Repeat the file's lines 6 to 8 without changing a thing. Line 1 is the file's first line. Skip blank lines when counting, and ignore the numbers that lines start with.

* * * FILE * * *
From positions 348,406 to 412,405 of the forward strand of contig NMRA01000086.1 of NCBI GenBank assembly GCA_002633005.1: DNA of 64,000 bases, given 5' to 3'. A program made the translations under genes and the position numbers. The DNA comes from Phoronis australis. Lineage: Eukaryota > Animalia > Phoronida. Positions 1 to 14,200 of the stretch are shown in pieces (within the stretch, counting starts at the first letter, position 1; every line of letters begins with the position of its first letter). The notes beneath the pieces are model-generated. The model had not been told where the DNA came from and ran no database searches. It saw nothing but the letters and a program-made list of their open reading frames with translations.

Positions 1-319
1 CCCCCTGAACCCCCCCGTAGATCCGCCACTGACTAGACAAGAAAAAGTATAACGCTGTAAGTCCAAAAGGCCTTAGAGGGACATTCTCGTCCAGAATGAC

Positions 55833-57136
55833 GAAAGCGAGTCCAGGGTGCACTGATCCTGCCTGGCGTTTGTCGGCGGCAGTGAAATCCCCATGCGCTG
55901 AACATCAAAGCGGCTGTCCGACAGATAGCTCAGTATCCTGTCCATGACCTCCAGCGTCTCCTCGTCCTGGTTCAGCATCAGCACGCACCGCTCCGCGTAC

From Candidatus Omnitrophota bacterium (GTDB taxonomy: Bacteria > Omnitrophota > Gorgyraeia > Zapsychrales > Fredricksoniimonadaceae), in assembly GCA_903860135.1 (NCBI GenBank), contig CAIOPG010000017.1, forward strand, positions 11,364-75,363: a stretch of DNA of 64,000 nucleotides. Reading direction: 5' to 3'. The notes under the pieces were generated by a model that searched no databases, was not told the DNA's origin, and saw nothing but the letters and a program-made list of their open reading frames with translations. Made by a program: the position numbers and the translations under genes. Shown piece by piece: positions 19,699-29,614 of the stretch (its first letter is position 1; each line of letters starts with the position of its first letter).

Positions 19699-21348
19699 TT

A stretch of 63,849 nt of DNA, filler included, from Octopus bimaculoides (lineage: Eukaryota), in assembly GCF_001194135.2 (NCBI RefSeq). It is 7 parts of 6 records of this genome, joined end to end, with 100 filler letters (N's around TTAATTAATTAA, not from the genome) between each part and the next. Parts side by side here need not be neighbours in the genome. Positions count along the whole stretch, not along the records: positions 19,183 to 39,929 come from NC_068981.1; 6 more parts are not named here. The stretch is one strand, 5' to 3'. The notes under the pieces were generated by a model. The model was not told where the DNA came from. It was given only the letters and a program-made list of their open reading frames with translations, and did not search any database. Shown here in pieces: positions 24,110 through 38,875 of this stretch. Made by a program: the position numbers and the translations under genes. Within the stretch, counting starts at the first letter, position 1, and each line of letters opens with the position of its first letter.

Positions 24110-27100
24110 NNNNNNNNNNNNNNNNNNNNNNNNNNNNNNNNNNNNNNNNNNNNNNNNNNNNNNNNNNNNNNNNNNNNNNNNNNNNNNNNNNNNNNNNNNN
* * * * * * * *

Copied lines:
55901 AACATCAAAGCGGCTGTCCGACAGATAGCTCAGTATCCTGTCCATGACCTCCAGCGTCTCCTCGTCCTGGTTCAGCATCAGCACGCACCGCTCCGCGTAC

From Candidatus Omnitrophota bacterium (GTDB taxonomy: Bacteria > Omnitrophota > Gorgyraeia > Zapsychrales > Fredricksoniimonadaceae), in assembly GCA_903860135.1 (NCBI GenBank), contig CAIOPG010000017.1, forward strand, positions 11,364-75,363: a stretch of DNA of 64,000 nucleotides. Reading direction: 5' to 3'. The notes under the pieces were generated by a model that searched no databases, was not told the DNA's origin, and saw nothing but the letters and a program-made list of their open reading frames with translations. Made by a program: the position numbers and the translations under genes. Shown piece by piece: positions 19,699-29,614 of the stretch (its first letter is position 1; each line of letters starts with the position of its first letter).

Positions 19699-21348